It’s hard not to be appalled when reading reports that some games in the 2022 World Cup, to be hosted by the notorious tiny and hot Middle Eastern nation of Qatar, might feature three thirty minute periods instead of the traditional two forty-five minute halves to allow players a rest if temperatures exceed thirty degrees Celsius.
On closer inspection however, it becomes clear the story is mere anger bait, meant to draw loud declarations of “You couldn’t make it up” from those outraged by corruption allegations surrounding how Qatar was awarded the World Cup, or those who have made up their mind the tournament will be a disaster because it’s going to be held in, well, Qatar.
After all, it’s entirely based on a bit of speculation from a representative (Michael Beavon) of a company responsible for World Cup planning (Arup Associates) at a conference (Qatar Infrastructure) in London, a possible contingency if stadium temperatures cannot be maintained by other means.
In fact, most newspapers include remarks from a FIFA spokesperson (featured at the end of the article of course), who says:
“This possibility has not been discussed. In any case, this would require a change in the Laws of the Game, and therefore would have to be analyzed and approved by the International Football Association Board in the first place.”
As The Fiver, the Guardian’s tea time football blog, cleverly summarizes,
“Considering how long it generally takes Fifa to tinker with the laws of the game, the chances of them instigating such a major change before Qatar 2022 kicks off are slimmer than a supermodel hosting a tape-worm infrastructure conference.”
FIFA’s hubris, desire for money, and disregard for fans and the sport seem boundless, but granting a three-period heat provision would be a PR disaster even they would be careful to avoid.
Still, the idea of three thirty minute periods is so radical, so unfamiliar to how we understand the game of football, that it leaves me intrigued. Two breaks, two opportunities to retool tactics, a fundamental shift in the narrative of a ninety minute match. It would be a different game altogether.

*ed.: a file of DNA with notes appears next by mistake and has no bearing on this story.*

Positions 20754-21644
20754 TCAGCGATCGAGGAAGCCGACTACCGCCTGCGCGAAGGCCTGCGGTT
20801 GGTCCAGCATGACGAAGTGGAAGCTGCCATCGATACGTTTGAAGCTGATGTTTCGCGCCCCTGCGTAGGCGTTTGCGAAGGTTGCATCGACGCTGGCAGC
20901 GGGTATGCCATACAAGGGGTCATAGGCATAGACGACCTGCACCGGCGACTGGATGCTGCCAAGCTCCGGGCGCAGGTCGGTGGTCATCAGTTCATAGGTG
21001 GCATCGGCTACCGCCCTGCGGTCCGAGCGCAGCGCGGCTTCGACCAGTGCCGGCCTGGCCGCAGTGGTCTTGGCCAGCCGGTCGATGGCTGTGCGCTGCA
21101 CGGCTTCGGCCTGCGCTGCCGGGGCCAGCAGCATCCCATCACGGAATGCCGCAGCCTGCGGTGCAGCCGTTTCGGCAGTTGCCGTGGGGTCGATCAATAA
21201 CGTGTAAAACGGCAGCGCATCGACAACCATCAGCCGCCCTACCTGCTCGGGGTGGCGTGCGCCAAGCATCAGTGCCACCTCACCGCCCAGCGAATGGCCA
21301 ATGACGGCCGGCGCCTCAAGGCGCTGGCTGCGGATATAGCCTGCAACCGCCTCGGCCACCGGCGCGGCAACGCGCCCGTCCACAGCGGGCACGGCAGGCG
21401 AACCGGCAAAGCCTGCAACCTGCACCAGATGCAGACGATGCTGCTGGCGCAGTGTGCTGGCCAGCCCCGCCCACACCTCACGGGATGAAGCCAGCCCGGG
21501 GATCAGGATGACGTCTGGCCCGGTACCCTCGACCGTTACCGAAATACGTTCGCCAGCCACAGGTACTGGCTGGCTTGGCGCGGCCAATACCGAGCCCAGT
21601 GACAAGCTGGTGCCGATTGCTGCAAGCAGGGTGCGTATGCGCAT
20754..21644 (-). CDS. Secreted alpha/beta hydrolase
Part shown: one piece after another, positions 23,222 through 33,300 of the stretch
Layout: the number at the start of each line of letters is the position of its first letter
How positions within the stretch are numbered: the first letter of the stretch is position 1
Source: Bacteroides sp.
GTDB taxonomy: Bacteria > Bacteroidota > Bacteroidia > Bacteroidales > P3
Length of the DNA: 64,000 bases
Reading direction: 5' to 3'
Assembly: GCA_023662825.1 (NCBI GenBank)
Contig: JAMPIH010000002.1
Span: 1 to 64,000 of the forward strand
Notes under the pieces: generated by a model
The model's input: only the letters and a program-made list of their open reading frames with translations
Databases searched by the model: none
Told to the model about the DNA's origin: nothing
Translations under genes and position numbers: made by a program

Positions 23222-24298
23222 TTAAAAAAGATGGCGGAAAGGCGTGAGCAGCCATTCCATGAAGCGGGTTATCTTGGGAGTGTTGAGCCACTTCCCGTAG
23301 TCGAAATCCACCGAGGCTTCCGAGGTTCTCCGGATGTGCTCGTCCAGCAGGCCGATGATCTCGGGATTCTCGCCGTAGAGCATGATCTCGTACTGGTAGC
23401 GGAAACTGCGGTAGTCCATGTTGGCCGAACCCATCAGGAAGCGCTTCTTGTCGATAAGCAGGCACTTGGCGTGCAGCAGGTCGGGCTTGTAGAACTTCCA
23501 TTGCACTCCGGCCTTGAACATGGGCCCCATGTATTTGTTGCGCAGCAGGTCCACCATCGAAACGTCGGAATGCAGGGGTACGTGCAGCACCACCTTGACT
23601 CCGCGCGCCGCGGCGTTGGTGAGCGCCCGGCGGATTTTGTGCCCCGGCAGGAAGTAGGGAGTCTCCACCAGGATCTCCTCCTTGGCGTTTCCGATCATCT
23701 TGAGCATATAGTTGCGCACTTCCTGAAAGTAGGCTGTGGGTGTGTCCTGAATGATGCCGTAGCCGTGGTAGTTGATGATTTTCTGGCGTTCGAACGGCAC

And nobody wants that. Soccer fans are a notoriously conservative bunch. In a world we’re constantly told is changing and changing fast, which is always characterized as either a) bad or b) a reason for people to get advanced degrees, it’s nice to know the game we watch on a Saturday is essentially the same one played one hundred years ago.
Except it’s not. Fitness levels are forever improving, and tactical formations are more streamlined and predictable across clubs and nationalities with each passing year. As Jonathan Wilson ominously wrote at the end of his magnum opus on the history of football tactics, Inverting the Pyramid, “As cross-pollination between different football cultures increases, so national styles become less distinct. We are not yet homogenized, and probably never will be, but the trend is in that direction.”
If a rule change, even a small one, would bring back some tactical dynamism back the sport, should we not consider it even in principle?
Don’t get me wrong; I’m definitely in the soccer-as-perfect-game camp. Like Hugo Sanchez once pretentiously said, “Whoever invented football should be worshipped as a God” (which would make the Freemasons Tavern in London, the site of the codification of association rules, football’s Mecca).
But it may not be the worst thing in the world to check our knee-jerk reaction to the possibility of any and all changes to the laws of the game, as long as any changes are considered very, very carefully, with broad consent among players and fans. Unfortunately, as long as FIFA is involved, there can be no guarantee that will happen. And that’s the real story here, and the thing worth getting angry about.